City moving on hundreds of workforce housing units

The Burlingame Ranch worker housing complex.
aspen times file

The city of Aspen last week put out two requests for proposals that seek firms to assist in the planning of more than 100 affordable housing units that could be available in the next several years.

The first is being called the Lumber Yard Affordable Housing Development and could hold between 75 and 150 units, depending on approvals by Aspen City Council.

In its RFP, the city is looking for assistance in community outreach and designing a conceptual master plan for the 4.74-acre property where Harbert Lumber is located by the Aspen Business Center.

The effort will mark the first time that the city has solicited community feedback on developing affordable housing on the property the government picked up in a land banking effort in 2007 for $18.5 million.

The selected firm will hold four public outreach events between July and September for people to provide comments on how the land should be developed, according to the RFP.

That could include commercial uses, along with housing, or whatever ultimately is decided that blends with the neighborhood, said Chris Everson, the city’s affordable-housing manager.

“As part of the outreach, we plan to ask what kind of support is needed in that neighborhood,” he said. “There are numerous moving parts but it’s very much up to what the city will approve.”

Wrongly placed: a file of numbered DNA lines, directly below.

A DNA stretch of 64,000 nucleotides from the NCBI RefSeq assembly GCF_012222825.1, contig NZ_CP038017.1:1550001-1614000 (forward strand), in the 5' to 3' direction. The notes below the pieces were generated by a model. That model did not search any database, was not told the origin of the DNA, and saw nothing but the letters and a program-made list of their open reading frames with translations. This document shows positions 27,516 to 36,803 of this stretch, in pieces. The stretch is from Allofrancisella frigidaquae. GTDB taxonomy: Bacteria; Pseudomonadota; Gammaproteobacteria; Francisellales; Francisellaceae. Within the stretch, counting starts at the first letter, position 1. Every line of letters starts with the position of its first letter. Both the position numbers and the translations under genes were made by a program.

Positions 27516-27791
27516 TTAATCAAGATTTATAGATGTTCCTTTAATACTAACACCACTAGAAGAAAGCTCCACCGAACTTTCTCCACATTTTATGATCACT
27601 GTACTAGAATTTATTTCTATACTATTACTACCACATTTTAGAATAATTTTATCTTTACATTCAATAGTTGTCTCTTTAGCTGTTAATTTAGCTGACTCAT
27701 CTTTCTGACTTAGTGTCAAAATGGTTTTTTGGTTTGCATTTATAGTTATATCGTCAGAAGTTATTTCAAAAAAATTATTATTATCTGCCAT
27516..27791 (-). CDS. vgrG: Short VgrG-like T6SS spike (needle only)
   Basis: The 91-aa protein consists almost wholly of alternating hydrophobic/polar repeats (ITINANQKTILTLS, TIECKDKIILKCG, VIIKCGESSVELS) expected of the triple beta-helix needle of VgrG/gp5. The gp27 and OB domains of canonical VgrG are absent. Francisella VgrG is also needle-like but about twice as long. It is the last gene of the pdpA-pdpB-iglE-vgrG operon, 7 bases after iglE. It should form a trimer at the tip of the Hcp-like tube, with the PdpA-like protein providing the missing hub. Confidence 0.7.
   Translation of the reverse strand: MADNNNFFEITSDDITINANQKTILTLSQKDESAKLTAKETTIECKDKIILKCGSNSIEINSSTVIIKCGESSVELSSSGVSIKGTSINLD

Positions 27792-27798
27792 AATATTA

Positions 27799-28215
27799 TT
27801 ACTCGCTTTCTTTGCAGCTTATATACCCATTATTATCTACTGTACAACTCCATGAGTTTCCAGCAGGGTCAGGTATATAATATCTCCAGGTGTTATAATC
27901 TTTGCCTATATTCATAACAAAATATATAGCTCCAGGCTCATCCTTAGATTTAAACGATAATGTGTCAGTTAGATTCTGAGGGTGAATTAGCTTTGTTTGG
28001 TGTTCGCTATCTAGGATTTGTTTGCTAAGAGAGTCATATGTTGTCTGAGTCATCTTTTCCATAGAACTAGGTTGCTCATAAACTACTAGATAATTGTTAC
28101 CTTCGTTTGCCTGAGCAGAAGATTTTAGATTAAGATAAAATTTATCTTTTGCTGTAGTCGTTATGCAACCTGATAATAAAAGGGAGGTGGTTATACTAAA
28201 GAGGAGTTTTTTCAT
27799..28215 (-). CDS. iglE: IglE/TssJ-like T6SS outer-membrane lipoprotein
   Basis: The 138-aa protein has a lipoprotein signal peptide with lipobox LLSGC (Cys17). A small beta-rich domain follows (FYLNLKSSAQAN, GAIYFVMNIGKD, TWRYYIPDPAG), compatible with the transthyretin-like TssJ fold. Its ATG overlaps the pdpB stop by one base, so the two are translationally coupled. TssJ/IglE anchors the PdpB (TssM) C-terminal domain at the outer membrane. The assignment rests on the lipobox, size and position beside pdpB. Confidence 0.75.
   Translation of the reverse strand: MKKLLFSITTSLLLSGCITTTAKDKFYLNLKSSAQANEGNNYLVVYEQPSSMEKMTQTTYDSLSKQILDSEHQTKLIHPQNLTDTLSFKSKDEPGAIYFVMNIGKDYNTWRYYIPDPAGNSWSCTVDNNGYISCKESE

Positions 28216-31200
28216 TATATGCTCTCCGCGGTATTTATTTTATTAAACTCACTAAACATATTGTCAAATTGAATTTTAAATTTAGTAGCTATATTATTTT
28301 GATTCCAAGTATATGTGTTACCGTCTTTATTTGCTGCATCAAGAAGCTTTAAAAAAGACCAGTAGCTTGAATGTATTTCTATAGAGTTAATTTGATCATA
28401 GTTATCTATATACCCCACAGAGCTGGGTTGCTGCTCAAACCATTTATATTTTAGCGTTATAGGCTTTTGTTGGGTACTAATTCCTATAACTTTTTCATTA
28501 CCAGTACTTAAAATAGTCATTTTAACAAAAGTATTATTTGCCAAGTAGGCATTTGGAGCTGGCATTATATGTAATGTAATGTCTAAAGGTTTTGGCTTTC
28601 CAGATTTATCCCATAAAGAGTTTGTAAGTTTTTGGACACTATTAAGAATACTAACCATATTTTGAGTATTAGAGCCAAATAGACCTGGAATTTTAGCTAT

Bids are due May 23, with a firm chosen in early June and approved by Aspen City Council later that month.

The process is expected to continue into 2020 and 2021 and will be more focused on advancing the conceptual designs to a level that could be ready for a land-use development application by the end of 2021, according to the RFP.

The entitlements process is expected to be completed in 2022 with the building permit application process to follow in 2023, and construction beginning in 2024 or 2025.

The city has earmarked $60 million for the lumber yard project coming out of its 150 fund, which relies on revenue from the Real Estate Transfer Tax and developer fees.

Everson said those numbers are only placeholders and as the project becomes more detailed, the price tag will change.

And while that project is in its infancy, the third and final phase of the city-owned development known as Burlingame Ranch is closer to breaking ground.

The city’s RFP is seeking a firm to conduct outreach, design, engineering and construction, with delivery of units between 2020 and 2022.

The project includes 79 affordable condominiums in eight buildings, along with all necessary infrastructure.

Development approvals for this phase were executed by City Council in 2011 but the project will still see public review.

The condominium units are a mix of flats and multi-level townhomes with 25 one-bedroom units, 17 two-bedroom units and 37 three-bedroom units.

The entire project is budgeted to cost around $44 million, according to the 150 fund long-range plan.

The 150 fund has enough money in it to cover the costs of the lumber yard and Burlingame projects, along with another land acquisition, Everson said.

The fund’s ending balance is projected this year to be $26 million. By 2028, it is estimated to be $37 million.

Bids for Burlingame phase 3 also are due May 23, with a firm chosen in early June and approved by Aspen City Council later that month.

“We are hoping to get some good proposals,” Everson said.

Since the mid-2000s, the city has developed 177 units at Burlingame Ranch, which is occupied mostly by families. The property is situated across from Buttermilk Mountain and tucked behind Deer Hill.